deavor to find among the heterogeneous a basis for mutual respect and cooperation. Hence, partly spontaneously and partly as the result of intelligent effort, diverse ethnic elements gradually adapt themselves one to the other. The chief steps in the process are toleration, compromise, accommodation, and amalgamation.

2“ It is one of the most curious features of Austro-Hungarian life that there is not one of the many races that make up the inhabitants of the Dual Monarchy that is not regarded with hatred, or fear, or aversion or contempt by all the others.” Palmer, "Austro-Hungarian Life in Town and Country," p. 122.

3“ The impoverished Magyar always insists upon his social superiority to the equally impoverished Hun. The Pole looks with contempt upon the Lithuanian and the latter is prompt to assert his claim to a more remote ancestry and an older civilization than the former. This racial pride, equally strong in each race, is the cause of many conflicts between these men when they meet over their cups. In the early years of mining, it precipitated many a conflict between the immigrants of the various races from the British Isles, and the bloody and fatal quarrels which so frequently take place among the Slavs are due to the same cause. It has its influence upon the industry. The Pole and Lithuanian will not work together. Foremen have to study national proclivities, and prejudices with regard to the productive efficacy of groups of employees under their management. In large towns, where the mine employees live, the various races form colonies, and generally keep within the limits of the section appropriated by them." Roberts, Anthracite Coal Communities,' p. 25.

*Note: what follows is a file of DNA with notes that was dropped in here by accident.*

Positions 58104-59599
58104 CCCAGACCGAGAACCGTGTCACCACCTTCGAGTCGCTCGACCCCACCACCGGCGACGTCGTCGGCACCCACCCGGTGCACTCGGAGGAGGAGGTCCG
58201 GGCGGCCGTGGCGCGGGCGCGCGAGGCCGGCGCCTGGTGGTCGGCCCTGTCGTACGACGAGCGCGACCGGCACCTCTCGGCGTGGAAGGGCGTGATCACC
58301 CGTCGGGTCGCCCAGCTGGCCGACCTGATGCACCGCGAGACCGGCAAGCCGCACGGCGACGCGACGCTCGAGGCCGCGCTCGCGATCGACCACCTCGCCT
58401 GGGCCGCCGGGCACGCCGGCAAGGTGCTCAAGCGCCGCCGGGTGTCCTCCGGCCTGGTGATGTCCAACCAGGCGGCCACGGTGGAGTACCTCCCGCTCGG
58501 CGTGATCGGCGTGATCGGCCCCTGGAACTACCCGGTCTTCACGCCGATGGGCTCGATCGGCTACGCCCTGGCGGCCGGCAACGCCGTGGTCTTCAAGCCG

4.“ Difficulties sometimes arise between the Porto Ricans and the Japanese. The latter are seldom the aggressors and rather fear the Porto Ricans in individual disagreements, but on one or two occasions when their blood was up, it required prompt and energetic police interference to prevent a sudden extermination of the local Porto Rican population. The customs of the two people are so different that trouble is apt to result if they are placed in neighboring quarters. The Japanese, for instance, have a naïve disregard for proprieties of costume and occasionally walk about their camps in an absence of attire that Americans or Europeans tolerato only in works of art. Porto Ricans object to this in case of adults, and one or two small riots have occurred as a consequence." Report of U. S. Commissioner of Labor on Hawaii.